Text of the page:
Microsoft trying to be cool again is like my Mom trying to be cool again. Then again, was Microsoft ever cool?

Also throwing a bunch of “cool” buzzwords from the 40 year old wannabe “hipster” dictionary makes you more of a joke than anything else. I’ve never seen so many forced “cool” buzzwords thrown into an article. “Hipster”, “Wicked!”, “so he’s been checking out music venues like mad”, “edgy”

I also don’t understand pre-loading songs onto the Zune will make somebody want to buy it over an iPod. It reminds me of the software demos that Dell likes to pre-load on to your system when you first buy it that nobody ever uses.

Jamie 15 Sep 06

The thing that I don’t get about Zune is they’re hyping this wi-fi capability. When are you ever in a public space with free wi-fi to “beam” songs to another Zune user. It reminds me of the old Palm handhelds with IR ports — beaming contacts. First of all, you can’t do this at any practical place. Also, I don’t want to be standing there like some dumbsh*t with my Zune in my hand next to another Zune user beaming songs to each other. Wi-Fi is one of those features that sounds like a good idea but is practically useless.

Jamie 15 Sep 06

We’re just starting out. We want to be with those just starting out. In some ways, we’re the little guy. We’re the independent label. Never mind that the company is ginormous. In the music space, we’re nobody.

This quote made me laugh. Yeah, I guess George Lucas is also technically an independent filmaker too…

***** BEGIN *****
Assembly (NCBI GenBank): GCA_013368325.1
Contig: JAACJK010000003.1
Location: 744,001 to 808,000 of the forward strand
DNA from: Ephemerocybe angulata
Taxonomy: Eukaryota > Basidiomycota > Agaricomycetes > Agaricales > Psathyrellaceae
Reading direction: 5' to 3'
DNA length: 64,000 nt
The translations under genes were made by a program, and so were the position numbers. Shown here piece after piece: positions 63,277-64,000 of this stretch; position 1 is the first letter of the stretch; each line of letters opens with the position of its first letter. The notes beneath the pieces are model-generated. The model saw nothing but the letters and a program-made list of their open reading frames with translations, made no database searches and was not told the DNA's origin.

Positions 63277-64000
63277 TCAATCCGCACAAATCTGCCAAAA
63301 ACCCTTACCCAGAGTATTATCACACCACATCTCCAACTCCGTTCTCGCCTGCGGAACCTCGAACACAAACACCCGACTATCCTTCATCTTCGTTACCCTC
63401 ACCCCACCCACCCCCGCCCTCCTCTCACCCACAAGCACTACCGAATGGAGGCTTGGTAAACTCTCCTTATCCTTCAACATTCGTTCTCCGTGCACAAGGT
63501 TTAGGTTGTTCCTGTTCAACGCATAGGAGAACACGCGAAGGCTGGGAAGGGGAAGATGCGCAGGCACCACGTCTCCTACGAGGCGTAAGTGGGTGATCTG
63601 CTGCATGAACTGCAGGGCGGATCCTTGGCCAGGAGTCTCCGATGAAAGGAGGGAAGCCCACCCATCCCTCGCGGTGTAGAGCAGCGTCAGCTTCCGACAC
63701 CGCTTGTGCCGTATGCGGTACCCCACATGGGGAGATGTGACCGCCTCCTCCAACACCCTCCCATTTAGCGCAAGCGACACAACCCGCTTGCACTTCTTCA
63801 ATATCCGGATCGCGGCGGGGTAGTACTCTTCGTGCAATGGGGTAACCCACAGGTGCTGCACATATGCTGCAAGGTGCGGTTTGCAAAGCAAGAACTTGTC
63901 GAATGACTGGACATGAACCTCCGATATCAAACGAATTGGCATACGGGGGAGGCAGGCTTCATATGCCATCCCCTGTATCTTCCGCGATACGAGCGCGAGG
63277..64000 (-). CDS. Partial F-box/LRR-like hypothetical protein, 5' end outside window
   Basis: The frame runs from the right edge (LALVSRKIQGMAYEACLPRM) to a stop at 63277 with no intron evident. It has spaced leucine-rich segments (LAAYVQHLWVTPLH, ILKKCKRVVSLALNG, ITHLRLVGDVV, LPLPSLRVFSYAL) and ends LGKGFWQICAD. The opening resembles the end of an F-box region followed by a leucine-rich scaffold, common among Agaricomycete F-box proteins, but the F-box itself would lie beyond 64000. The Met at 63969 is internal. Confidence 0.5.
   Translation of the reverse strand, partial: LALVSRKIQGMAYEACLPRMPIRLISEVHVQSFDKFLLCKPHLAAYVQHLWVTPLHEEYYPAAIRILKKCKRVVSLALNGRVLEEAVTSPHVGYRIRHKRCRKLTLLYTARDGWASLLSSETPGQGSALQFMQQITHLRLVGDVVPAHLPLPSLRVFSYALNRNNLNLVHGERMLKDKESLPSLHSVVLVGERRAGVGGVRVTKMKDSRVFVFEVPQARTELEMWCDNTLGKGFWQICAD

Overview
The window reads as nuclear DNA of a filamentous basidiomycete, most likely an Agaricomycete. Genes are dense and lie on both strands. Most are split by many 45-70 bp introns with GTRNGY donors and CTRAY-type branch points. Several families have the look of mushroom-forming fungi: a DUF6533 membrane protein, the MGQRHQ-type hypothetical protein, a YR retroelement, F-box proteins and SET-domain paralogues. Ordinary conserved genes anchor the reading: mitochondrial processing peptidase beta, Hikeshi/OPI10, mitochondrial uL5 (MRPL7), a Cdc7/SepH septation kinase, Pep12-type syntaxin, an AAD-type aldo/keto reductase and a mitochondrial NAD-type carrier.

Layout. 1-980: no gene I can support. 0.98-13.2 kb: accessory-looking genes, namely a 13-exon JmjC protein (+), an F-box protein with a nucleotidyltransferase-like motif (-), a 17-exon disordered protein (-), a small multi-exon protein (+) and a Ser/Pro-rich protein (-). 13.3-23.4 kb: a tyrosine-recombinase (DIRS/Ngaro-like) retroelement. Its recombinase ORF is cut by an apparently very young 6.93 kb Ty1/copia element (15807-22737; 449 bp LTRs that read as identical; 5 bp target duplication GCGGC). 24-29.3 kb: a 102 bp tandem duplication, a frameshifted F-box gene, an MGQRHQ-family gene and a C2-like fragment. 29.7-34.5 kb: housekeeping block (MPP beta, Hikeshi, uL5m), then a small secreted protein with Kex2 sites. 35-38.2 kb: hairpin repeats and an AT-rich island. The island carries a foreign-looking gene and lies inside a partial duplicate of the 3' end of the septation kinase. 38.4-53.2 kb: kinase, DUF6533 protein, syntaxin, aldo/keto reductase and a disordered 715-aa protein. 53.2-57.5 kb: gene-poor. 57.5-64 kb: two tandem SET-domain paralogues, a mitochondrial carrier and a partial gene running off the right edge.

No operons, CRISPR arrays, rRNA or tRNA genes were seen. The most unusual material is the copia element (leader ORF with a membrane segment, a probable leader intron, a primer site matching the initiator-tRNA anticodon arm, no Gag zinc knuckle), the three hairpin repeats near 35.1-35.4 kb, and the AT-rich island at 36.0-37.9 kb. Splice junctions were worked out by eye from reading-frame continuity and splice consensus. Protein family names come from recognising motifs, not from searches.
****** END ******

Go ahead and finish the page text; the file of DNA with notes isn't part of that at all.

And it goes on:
Anonymous Coward 15 Sep 06

In a hemispherectomy, people are often paralyzed on one side of the body. *Eventually* they may be able to function because of neural plasticity — one side takes over the functions of the other. In normal people, though, it is quite true that there are gross divisions, though they don’t really matter because the hemispheres can communicate. The best way to determine localization of function is with a corpus callosotomy becuase of the minimal effects of synaptic/neural plasticity. Or you can just watch different parts of the brain light up in response to different stimuli and activities.

Wrd 15 Sep 06

You ‘member that one video spoof that had Microsoft making the packaging for the iPod?

Zune seems just like that.

Steve B 16 Sep 06

Love the blog commenting article. Blogs with quality active commenters are worth so much more. The 2 way
conversational style of blog that we’re seeing more and more of is so much richer and more balanced than a blog without comments or poor commenters. I guess I would add a guideline tho’: keep comments short and to the point.

Raymond Brigleb 18 Sep 06

Hearing iPod called the “Pong of Digital Music” is akin to Oasis proclaiming they were “better than the Beatles.”

Everybody knows it’s BS, but it makes a good headline.

nick 18 Sep 06

Yeah, we’re the little guy, but if we have to we can lowball a product’s price and make negative dollars on it for years and years and years, just to cannibalize somebody else’s market. Hm.